A is for… Altruism

The Psychologist A-Z kicks off.

Suggested by Martin Milton, Professor of Counselling Psychology at Regent’s
University London
(Twitter: @swlondonpsych)

‘Our egocentrism has made us one of the most successful species on the planet, but it is central in the challenges we are facing: those such as a massively growing population, stress on water and food, and terrorism. We need an understanding of altruism – towards those we deem friends, the Other and those that share our planetary home – more than ever if we are going to foster relationships and enhance quality of life in all our human and bio diversity.’

Among people who feel they have low status, increased neural markers of empathy are actually related to reduced altruism. A team led by Yina Ma at Peking University surmised that any feelings of empathy are quashed by a grudging sense of low status.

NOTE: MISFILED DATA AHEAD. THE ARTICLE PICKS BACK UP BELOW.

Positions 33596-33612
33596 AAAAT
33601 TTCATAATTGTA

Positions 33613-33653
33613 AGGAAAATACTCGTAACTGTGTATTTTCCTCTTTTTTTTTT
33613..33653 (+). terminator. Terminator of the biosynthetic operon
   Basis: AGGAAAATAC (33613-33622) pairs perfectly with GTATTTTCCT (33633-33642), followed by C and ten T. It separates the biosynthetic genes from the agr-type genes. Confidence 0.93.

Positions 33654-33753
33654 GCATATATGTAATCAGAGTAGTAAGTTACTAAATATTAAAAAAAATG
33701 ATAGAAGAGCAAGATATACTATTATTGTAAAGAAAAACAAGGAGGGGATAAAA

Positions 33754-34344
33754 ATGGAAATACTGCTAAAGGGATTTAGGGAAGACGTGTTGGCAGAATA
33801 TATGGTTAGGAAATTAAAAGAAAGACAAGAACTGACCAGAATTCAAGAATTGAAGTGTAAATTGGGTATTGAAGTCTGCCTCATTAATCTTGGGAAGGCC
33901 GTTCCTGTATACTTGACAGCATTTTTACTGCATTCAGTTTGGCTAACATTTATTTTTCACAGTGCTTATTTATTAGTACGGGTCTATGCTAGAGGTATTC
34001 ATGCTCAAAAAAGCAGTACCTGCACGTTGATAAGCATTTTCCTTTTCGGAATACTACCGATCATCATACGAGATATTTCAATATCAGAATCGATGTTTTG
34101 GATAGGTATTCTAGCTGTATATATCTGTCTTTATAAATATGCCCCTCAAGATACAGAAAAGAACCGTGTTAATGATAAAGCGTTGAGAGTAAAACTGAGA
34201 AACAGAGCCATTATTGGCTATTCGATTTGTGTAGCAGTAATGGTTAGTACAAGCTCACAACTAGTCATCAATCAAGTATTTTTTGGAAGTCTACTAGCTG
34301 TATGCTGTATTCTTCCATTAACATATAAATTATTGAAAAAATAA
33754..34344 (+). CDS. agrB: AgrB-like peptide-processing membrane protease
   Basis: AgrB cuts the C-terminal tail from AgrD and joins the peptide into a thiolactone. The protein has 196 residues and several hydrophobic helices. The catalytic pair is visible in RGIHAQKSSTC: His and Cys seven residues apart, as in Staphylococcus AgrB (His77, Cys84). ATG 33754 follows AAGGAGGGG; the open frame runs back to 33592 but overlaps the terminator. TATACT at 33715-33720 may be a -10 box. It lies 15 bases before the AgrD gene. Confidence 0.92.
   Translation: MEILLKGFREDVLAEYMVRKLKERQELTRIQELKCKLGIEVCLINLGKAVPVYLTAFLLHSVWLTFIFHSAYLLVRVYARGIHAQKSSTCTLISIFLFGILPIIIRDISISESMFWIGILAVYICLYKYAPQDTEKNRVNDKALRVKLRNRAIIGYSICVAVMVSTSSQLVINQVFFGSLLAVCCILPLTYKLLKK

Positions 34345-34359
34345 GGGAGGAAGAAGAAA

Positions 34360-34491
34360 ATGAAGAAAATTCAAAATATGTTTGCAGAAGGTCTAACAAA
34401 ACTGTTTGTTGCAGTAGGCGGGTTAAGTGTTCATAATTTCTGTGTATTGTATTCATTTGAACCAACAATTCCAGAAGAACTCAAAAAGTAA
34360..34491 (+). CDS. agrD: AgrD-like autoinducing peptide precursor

Subtle exposure to the sight of two apparently companionable dolls, stood side by side, is enough to increase the likelihood that an 18-month-old will help an adult pick up some dropped sticks. That’s according to research led by Harriet Over.

Psychologist Barbara Oakley has put forward the concept of ‘pathological altruism’: ‘in which attempts to promote the welfare of others instead result in unanticipated harm’.

Evolutionary psychologist Geoffrey Miller argues that ‘We have the capacity for moral behaviour and moral judgments today because our ancestors favoured sexual partners who were kind, generous, helpful and fair’. Is that still the case in modern society?

- Tweet your thoughts on this topic, and suggestions for any letter, to @psychmag using the hashtag #PsychAtoZ or email the editor on [email protected]

Illustration: Karla Novak.

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